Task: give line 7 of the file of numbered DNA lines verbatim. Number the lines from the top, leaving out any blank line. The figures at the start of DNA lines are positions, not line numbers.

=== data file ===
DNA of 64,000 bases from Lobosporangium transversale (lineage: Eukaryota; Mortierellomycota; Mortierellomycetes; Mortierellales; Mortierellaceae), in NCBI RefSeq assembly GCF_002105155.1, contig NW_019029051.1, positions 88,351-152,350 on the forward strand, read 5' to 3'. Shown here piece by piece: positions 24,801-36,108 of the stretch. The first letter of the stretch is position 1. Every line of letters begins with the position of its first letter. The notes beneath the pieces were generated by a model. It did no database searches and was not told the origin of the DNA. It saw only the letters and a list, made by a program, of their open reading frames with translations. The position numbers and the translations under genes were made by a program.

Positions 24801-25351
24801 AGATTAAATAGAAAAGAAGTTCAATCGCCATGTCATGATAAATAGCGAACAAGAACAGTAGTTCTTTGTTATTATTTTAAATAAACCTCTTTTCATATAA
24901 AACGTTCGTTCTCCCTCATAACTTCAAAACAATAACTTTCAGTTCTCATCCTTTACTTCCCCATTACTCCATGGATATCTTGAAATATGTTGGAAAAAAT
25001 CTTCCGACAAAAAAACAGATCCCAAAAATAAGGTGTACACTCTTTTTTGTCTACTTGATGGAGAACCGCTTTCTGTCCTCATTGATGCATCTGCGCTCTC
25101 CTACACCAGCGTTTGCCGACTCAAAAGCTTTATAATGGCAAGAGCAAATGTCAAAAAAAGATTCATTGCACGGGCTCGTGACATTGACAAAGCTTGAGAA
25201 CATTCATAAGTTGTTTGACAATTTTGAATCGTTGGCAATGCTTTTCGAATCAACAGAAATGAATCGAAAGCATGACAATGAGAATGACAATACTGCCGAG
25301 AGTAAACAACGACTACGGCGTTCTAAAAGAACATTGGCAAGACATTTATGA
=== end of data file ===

25201 CATTCATAAGTTGTTTGACAATTTTGAATCGTTGGCAATGCTTTTCGAATCAACAGAAATGAATCGAAAGCATGACAATGAGAATGACAATACTGCCGAG